|Publication number||US4025942 A|
|Application number||US 05/683,498|
|Publication date||May 24, 1977|
|Filing date||May 5, 1976|
|Priority date||Mar 18, 1974|
|Publication number||05683498, 683498, US 4025942 A, US 4025942A, US-A-4025942, US4025942 A, US4025942A|
|Inventors||Anthony D. Kurtz|
|Original Assignee||Kulite Semiconductor Products, Inc.|
|Export Citation||BiBTeX, EndNote, RefMan|
|Patent Citations (5), Referenced by (21), Classifications (47)|
|External Links: USPTO, USPTO Assignment, Espacenet|
This is a continuation of application Ser. No. 451,860, filed Mar. 18, 1974, and now abandoned.
In the past transducers were fabricated and referred to as integral silicon diaphragm pressure transducers. Such devices are fabricated from solid state techniques and basically involve the diffusion or disposition of a force sensitive arrangement of piezoresistors on a silicon diaphragm. The integral silicon diaphragms can be made containing a four active arm Wheatstone Bridge, which integral assembly provides an output proportional to pressure and/or deflection. The stress sensors or piezoresistors are arranged so that under load two elements are put in tension and two in compression.
The term integral is used to denote the fact that the sensors, instead of being secured to the diaphragm by means of an epoxy or glue are actually deposited, diffused or otherwise formed on the silicon diaphragm and are electrically isolated therefrom by means of P-N junctions or epitaxial layers. In any event, the silicon diaphragm is carefully selected so that it exhibits the necessary electrical characteristics so that use can be made of the same to permit the fabrication of accurate and controllable piezoresistive sensing elements.
The diaphragms of the prior art were supplied in varying thicknesses as the thickness determines the rated load and output.
The resultant structure was clamped about its peripheral edge to a suitable housing and responded to forces directed thereat to cause diaphragm deflection and resistivity changes in the sensors according to the deflection.
For a clamped edge diaphragm, the center stress is given by: ##EQU1## WHERE W = Pπ a2, and P is the pressure, a is the effective radius of the diaphragm, that radius determined is of the active area as distinguished form the clamped area.
T = DIAPHRAGM THICKNESS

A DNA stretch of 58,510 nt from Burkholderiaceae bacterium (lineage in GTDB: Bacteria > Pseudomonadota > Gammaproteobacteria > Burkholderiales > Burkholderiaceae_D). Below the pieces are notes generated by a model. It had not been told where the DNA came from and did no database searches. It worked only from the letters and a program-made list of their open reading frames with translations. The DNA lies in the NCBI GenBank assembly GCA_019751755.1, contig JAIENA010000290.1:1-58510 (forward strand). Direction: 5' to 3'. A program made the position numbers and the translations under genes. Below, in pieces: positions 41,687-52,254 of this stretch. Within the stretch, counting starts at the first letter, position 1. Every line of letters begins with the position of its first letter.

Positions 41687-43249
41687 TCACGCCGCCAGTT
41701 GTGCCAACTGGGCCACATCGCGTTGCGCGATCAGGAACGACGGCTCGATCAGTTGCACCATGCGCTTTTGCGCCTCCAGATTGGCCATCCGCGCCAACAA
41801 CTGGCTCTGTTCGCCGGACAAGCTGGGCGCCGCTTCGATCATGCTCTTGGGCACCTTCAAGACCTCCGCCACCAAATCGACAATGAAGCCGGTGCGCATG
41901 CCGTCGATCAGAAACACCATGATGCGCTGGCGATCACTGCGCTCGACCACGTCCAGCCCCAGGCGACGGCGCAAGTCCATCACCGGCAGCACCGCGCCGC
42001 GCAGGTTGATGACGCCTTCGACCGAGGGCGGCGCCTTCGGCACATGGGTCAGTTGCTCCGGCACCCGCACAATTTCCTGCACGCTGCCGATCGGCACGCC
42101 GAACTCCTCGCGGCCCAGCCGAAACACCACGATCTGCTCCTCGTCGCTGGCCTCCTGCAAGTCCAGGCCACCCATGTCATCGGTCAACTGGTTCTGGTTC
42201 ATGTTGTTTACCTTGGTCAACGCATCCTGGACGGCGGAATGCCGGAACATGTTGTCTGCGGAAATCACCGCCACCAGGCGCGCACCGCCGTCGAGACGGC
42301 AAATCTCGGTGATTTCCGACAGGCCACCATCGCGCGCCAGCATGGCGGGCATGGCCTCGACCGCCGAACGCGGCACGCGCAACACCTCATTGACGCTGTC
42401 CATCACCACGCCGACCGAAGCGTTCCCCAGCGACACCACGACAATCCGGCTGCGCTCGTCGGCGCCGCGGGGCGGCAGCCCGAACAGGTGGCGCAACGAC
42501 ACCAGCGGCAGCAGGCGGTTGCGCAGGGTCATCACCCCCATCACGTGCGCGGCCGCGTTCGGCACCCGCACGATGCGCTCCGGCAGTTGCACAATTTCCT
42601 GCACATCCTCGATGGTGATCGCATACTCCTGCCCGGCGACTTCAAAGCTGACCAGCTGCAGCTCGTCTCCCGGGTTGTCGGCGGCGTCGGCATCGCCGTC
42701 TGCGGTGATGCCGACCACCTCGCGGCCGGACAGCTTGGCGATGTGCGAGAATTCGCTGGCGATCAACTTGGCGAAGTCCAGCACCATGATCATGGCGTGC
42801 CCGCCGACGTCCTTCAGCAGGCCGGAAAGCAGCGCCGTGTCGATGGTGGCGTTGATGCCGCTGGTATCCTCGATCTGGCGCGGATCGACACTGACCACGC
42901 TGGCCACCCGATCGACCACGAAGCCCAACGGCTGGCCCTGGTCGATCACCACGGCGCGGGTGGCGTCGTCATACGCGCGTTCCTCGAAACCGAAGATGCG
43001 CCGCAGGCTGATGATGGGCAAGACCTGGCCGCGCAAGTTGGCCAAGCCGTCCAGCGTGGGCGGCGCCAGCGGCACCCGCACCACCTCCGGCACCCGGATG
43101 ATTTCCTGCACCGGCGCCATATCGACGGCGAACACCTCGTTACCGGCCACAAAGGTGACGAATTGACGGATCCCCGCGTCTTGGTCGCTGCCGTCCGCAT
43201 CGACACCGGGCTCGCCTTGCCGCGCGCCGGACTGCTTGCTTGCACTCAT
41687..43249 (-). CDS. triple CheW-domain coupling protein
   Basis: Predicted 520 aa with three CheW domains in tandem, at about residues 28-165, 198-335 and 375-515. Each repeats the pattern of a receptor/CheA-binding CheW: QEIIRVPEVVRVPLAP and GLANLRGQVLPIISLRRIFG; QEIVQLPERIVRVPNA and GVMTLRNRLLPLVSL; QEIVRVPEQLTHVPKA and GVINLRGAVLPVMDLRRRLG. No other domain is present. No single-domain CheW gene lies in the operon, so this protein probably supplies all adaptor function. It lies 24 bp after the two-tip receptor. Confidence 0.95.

M = reciprocal of Poisson's ratio. The strain is defined as
E = /Y
Y = Young's modules for silicon = 30×106 p.s.i.
= CENTER STRESS OR STRESS
The natural frequency of a diaphragm is important as it is the frequency at which the diaphragm is most sensitive at or will resonate at. The natural frequency of a clamped diaphragm is given by ##EQU2## and for silicon ##EQU3##
The greater the thickness the higher the natural frequency, while the greater the area the lower the natural frequency is as the natural frequency is inversely proportional to the square of the radius of a diaphragm.
Since silicon has a very high stiffness to density ratio, with a modulus essentially equal to that of steel and a density comparable to aluminum, together with the fact that high piezoresistive coefficients of silicon piezoresistors and small size have resulted in gages with high natural resonant frequencies.
In any event, there is a plurality of transducers which are employed to monitor low frequency operation, such as barometric pressure or ultra-low frequency operations.
Due to the nature of such measurements, there is a desire that such transducers be as low in cost as possible while maintaining highly accurate pressure measurements.
It is therefore an object of the present invention to provide a low cost transducer structure useful for measuring relatively low frequency phenomenon while maintaining highly accurate outputs.
A pressure transducer for low pressure application comprises a wafer of n-type silicon having a top surface and a bottom surface which is relatively smooth, a piezoresistive element is diffused into said top surface of said n-type wafer, a silicon diaphragm of a given diameter is fabricated from a separate and distinct piece of silicon of a different conductivity, means bond said wafer to said diaphragm which means include a glass bond. The transducer as described is fabricated in a manner to provide a large yield of such structures by a series of compatible method steps.